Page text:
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Omprakash Valmiki’s Joothan
|by Dr. Ratan Bhattacharjee|
An Untouchable’s Narrative of An Untouchable's Life
The name ‘Untouchable’ always brings to our mind Mulk Raj Anand’s book. But Omprakash Valmiki’s Joothan is written from the personal experiences of dalit who rises to prominence from his marginalized presence. Omprakash Valmiki’s voice is today recognized as an empowered voice of a writer who works on behalf of Dalits. Himself born in a desperately poor family in North India, the lowest caste in Indian society, a community of the illiterate Untouchables, he describes from his personal experiences the torments of the Dalits who even have no right to fight for education or food. He describes how these people are subject to an institutionalized slavery.
Viramma is an agricultural worker and midwife in Karani, a village near Pondicherry in southeast India. Viramma is a member of the caste called Untouchable. Of her 12 children, only three survive. Viramma's story--told over the course of 10 years--is a vivid portrayal of a proud and expressive woman living at the margins of society. Basically the focus is on untouchability which was abolished in 1949 only in paper. For decades after that, the dalits continued to face discrimination, economic deprivation, violence, and ridicule. Valmiki shares his heroic struggle to survive a preordained life of perpetual physical and mental persecution and his transformation into a speaking subject under the influence of the great Dalit political leader, B. R. Ambedkar. A document of the long-silenced and long-denied sufferings of the Dalits, Joothan is a major contribution to the archives of Dalit history. Told as a series of piercing vignettes, Joothan is also a remarkable record of a rare Indian journey, one that took a boy from extremely wretched socioeconomic conditions to prominence. It is a rare glimpse into that other history of India, of marginalized section of people about whom few talks and almost nobody writes. Omprakash Valmiki describes his life as an untouchable, or Dalit, in the newly independent India of the 1950s.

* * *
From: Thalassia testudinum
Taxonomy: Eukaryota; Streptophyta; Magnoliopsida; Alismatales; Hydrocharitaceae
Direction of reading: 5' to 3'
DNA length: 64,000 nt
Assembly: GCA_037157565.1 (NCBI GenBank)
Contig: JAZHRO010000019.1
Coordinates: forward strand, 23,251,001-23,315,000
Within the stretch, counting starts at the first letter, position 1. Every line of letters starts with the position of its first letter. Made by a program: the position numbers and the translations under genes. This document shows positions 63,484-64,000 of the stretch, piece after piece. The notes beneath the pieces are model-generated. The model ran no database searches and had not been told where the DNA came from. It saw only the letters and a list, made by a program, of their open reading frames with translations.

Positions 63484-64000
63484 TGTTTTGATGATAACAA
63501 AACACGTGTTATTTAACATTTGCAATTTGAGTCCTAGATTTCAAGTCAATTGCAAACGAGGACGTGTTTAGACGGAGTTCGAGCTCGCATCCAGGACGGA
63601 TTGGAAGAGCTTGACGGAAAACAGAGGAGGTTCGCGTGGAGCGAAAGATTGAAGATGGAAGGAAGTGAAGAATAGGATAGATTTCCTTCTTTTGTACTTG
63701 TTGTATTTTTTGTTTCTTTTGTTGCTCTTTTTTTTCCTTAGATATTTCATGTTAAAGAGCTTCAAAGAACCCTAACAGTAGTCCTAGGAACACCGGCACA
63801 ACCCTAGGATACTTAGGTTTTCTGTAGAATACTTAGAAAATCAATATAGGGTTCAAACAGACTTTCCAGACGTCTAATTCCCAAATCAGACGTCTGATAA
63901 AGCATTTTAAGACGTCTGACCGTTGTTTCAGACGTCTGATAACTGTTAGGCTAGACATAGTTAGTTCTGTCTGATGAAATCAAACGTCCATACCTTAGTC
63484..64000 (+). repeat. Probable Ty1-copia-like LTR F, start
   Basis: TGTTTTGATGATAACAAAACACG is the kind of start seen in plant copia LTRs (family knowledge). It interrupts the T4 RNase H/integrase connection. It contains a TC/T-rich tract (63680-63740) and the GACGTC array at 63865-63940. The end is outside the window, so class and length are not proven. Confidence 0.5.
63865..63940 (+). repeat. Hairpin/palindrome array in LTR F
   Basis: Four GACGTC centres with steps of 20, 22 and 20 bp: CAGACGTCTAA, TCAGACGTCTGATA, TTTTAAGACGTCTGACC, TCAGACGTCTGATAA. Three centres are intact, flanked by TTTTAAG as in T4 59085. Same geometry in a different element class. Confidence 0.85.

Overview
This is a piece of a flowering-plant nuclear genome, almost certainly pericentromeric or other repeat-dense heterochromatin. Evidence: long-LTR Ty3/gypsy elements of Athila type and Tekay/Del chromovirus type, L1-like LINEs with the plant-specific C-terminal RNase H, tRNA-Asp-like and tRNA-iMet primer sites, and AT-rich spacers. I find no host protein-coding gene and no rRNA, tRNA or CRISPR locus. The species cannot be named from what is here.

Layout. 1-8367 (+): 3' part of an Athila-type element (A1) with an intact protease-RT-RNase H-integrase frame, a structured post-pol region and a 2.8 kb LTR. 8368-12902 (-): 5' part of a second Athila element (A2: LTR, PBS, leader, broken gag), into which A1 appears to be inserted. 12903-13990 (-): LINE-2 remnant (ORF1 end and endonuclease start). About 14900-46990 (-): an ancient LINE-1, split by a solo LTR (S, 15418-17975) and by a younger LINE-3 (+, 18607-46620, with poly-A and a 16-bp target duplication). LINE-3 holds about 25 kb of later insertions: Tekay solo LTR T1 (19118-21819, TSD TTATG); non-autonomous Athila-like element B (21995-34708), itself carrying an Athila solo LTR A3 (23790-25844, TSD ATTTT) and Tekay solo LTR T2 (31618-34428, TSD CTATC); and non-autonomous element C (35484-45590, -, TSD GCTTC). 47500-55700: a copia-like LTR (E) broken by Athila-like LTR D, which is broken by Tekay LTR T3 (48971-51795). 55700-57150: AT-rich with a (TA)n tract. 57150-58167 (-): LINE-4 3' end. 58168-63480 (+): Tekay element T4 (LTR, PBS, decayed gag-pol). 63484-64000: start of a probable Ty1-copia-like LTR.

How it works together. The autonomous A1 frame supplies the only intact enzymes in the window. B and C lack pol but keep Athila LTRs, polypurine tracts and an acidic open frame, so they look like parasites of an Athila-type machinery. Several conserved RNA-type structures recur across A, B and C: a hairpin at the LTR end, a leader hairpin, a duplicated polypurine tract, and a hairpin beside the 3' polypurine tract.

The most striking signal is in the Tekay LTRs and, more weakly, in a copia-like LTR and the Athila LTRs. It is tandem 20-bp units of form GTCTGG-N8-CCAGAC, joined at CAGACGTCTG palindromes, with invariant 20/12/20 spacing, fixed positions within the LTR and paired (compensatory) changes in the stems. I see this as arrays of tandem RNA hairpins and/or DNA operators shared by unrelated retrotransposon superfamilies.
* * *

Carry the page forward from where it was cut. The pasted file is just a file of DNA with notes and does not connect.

Untouchable is Mulk Raj Anand's first novel and it brought to him immense popularity and prestige. This novel shows the realistic picture of society. In this novel Anand has portrayed a picture of untouchable who is sweeper boy. This character is the representative of all down trodden society in pre-independence of India. The protagonist of this novel is the figure of suffering because of his caste. With Bakha, the central character, there are other characters who also suffer because of their lower caste. They live in mud-walled cottages huddled colony in which people are scavengers, the leather-workers, the washer men, the barbers, the water-carriers, the grass-cutters and other outcastes. The lower castes people are suffering because they are by birth outcaste. But Mulk Raj Anand had depicted the hypocrisy of the upper caste people that men like Pt. Kali Nath enjoy the touch of the Harijan girls. Mulk Raj Anand exposes all this hypocrisy and double standard or double dealing. In this novel Bakha is a universal figure to show the oppression, injustice, humiliation to the whole community of the outcastes in India. Bakha symbolizes the exploitation and oppression which has been the fate of untouchables like him. His anguish and humiliation are not of his alone, but the suffering of whole outcastes and underdogs.
But Jhootan of Omprakash is a novel of the untouchable, by the untouchable and yet not merely for the untouchable but for everyone’s reading. Omprakash’s narrative voice in Jhootan brims with a quiet sense of outrage at what he had to endure as a human. We can see his memoir as a form of Satyagraha. The book veritably becomes ‘the axe for the frozen sea inside us.’ More Indians ought to read Jhootan and let its sharp edges get to operate inside them.
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